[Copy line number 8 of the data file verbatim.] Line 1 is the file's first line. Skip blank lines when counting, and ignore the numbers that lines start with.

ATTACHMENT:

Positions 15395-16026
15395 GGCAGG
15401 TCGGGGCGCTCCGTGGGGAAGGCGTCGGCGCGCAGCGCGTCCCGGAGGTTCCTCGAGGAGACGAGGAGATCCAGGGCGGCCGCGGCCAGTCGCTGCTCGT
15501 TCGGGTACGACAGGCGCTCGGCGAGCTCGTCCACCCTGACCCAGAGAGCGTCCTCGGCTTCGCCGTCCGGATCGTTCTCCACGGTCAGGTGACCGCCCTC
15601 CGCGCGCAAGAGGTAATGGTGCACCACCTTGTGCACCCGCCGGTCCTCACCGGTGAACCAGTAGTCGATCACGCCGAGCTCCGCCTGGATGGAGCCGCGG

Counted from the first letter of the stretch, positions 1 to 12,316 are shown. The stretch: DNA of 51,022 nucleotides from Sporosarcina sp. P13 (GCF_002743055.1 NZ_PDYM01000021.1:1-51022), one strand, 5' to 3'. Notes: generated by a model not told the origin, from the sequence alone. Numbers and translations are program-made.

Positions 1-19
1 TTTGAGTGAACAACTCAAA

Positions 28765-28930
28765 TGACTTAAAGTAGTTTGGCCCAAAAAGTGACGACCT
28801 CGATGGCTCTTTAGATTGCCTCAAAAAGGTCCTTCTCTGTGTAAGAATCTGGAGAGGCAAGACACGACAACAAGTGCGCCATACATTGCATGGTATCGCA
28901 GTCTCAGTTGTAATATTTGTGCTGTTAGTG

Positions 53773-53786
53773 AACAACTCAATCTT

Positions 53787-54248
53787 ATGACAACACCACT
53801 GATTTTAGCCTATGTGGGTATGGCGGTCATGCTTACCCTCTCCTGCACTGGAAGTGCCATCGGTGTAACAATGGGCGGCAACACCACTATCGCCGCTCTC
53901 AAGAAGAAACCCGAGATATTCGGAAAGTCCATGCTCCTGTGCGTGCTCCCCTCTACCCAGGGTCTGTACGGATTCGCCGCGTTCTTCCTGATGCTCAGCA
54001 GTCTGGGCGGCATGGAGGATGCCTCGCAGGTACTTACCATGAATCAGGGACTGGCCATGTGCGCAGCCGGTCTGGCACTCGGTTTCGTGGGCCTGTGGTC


1 TTTGAGTGAACAACTCAAA